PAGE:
End of the Headers • Each header ends with a CRLF ( \r\n ) • The end of the header section is marked with a blank line. • just CRLF • For GET and HEAD requests, the end of the headers is the end of the request!
http message format: request • two types of http messages: request, response • http request message: • ASCII (human-readable format) request line (GET, POST, HEAD commands) GET /somedir/page.html HTTP/1.0 User-agent: Mozilla/4.0 Accept: text/html, image/gif,image/jpeg Accept-language:fr (extra carriage return, line feed) header lines Carriage return, line feed indicates end of message
http request message: general format Entity body is empty for “GET”, but not for “POST”
POST • A POST request includes some content (some data) after the headers (after the blank line). • There is no format for the data (just raw bytes). • A POST request must include a Content-Length line in the headers: Content-length: 267
Example GET Request GET /testanswers.html HTTP/1.1 Accept: */* Host: www.seattleu.edu User-Agent: Internet Explorer From: firstname.lastname@example.org Referer: http://foo.com/ There is a blank line here!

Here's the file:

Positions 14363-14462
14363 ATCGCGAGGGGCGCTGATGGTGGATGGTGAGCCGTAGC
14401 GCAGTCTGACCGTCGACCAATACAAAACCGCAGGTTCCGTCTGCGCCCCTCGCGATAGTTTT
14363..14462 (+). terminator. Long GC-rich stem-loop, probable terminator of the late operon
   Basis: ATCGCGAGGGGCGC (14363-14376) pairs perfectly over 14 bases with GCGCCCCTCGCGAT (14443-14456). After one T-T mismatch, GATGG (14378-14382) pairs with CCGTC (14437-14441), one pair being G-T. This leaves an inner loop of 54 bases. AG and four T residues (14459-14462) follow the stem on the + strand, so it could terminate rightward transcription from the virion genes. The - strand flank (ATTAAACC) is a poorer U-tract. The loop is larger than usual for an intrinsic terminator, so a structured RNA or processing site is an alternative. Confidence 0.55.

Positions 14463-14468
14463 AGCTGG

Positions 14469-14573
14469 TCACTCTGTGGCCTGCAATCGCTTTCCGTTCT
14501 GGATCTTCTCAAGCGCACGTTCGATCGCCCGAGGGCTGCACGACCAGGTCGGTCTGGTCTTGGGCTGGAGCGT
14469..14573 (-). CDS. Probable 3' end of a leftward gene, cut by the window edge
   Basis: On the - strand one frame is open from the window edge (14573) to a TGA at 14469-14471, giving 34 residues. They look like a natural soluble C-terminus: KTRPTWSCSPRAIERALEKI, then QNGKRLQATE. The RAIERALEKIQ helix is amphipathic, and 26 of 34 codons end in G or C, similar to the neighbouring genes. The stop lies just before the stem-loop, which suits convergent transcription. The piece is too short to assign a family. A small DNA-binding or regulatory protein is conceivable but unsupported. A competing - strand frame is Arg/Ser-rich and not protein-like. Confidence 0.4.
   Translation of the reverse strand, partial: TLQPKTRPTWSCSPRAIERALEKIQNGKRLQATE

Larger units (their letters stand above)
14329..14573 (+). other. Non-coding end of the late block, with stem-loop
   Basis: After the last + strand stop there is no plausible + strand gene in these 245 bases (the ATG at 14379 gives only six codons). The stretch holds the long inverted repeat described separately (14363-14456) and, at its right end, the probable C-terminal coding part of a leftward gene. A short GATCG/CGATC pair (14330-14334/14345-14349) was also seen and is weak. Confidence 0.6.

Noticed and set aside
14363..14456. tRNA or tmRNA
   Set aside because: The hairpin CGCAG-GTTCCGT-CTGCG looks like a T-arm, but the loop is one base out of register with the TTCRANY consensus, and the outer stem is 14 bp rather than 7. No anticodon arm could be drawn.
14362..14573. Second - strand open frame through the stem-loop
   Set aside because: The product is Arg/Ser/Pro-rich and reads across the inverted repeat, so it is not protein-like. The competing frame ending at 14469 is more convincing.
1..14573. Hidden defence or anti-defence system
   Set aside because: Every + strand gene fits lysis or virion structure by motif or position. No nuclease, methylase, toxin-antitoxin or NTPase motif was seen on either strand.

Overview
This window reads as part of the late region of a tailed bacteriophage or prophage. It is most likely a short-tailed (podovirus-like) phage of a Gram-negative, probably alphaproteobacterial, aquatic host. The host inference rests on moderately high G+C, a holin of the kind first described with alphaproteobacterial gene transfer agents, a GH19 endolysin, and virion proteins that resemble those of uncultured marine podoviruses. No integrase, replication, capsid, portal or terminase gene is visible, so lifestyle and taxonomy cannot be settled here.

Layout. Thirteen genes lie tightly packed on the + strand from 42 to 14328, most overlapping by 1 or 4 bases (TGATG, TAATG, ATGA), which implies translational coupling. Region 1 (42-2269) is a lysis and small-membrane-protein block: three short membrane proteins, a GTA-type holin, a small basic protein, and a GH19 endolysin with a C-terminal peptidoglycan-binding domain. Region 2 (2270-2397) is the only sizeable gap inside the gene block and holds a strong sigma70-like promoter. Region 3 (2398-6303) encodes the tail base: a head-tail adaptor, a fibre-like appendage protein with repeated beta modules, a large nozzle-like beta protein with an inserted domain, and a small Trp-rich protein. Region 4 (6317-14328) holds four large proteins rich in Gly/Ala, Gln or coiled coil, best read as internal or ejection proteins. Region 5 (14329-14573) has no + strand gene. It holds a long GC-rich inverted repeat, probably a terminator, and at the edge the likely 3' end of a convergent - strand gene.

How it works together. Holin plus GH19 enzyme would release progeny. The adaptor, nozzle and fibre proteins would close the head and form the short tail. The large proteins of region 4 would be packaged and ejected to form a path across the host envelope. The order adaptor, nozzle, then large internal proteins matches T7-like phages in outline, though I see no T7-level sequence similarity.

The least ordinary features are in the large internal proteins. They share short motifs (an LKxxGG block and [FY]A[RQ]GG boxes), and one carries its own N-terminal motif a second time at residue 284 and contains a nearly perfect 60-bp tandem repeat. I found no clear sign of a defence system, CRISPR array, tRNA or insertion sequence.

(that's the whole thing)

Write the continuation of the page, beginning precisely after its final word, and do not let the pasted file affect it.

Example POST Request POST /changegrade.cgi HTTP/1.1 Accept: */* Host: www.seattleu.edu User-Agent: SecretAgent V2.3 Content-Length: 35 Referer: http://monte.seattleu.edu/blah stuid=6660182722&item=test1&grade=99
Typical Method Usage GET used to retrieve an HTML document. HEAD used to find out if a document has changed. POST used to submit a form.
http message format: respone status line (protocol status code status phrase) HTTP/1.0 200 OK Date: Thu, 06 Aug 1998 12:00:15 GMT Server: Apache/1.3.0 (Unix) Last-Modified: Mon, 22 Jun 1998 …... Content-Length: 6821 Content-Type: text/html data data data data data ... header lines data, e.g., requested html file
HTTP Response • Format: • HTTP Version Status Code Reason
200 OK request succeeded, requested object later in this message 301 Moved Permanently requested object moved, new location specified later in this message (Location:) 400 Bad Request request message not understood by server 404 Not Found requested document not found on this server 505 HTTP Version Not Supported http response status codes In first line in server->client response message. A few sample codes: